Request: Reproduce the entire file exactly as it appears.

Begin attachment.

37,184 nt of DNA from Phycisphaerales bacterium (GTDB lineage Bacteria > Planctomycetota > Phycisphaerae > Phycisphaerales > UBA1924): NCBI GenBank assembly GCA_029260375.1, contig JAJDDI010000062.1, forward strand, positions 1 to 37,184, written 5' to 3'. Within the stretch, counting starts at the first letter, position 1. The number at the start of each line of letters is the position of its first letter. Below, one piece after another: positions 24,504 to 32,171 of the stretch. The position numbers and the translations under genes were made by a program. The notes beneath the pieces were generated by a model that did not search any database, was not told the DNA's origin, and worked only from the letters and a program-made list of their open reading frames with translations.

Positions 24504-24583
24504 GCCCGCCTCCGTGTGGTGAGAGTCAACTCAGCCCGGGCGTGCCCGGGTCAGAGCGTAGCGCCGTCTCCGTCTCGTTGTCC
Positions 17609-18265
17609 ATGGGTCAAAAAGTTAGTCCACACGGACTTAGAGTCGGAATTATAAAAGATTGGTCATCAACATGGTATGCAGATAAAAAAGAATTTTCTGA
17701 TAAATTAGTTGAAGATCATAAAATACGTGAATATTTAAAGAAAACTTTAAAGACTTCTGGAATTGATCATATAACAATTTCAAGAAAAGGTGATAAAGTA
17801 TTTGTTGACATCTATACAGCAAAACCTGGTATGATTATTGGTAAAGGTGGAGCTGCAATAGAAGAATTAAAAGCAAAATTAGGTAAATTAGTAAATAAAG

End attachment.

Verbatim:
37,184 nt of DNA from Phycisphaerales bacterium (GTDB lineage Bacteria > Planctomycetota > Phycisphaerae > Phycisphaerales > UBA1924): NCBI GenBank assembly GCA_029260375.1, contig JAJDDI010000062.1, forward strand, positions 1 to 37,184, written 5' to 3'. Within the stretch, counting starts at the first letter, position 1. The number at the start of each line of letters is the position of its first letter. Below, one piece after another: positions 24,504 to 32,171 of the stretch. The position numbers and the translations under genes were made by a program. The notes beneath the pieces were generated by a model that did not search any database, was not told the DNA's origin, and worked only from the letters and a program-made list of their open reading frames with translations.

Positions 24504-24583
24504 GCCCGCCTCCGTGTGGTGAGAGTCAACTCAGCCCGGGCGTGCCCGGGTCAGAGCGTAGCGCCGTCTCCGTCTCGTTGTCC
Positions 17609-18265
17609 ATGGGTCAAAAAGTTAGTCCACACGGACTTAGAGTCGGAATTATAAAAGATTGGTCATCAACATGGTATGCAGATAAAAAAGAATTTTCTGA
17701 TAAATTAGTTGAAGATCATAAAATACGTGAATATTTAAAGAAAACTTTAAAGACTTCTGGAATTGATCATATAACAATTTCAAGAAAAGGTGATAAAGTA
17801 TTTGTTGACATCTATACAGCAAAACCTGGTATGATTATTGGTAAAGGTGGAGCTGCAATAGAAGAATTAAAAGCAAAATTAGGTAAATTAGTAAATAAAG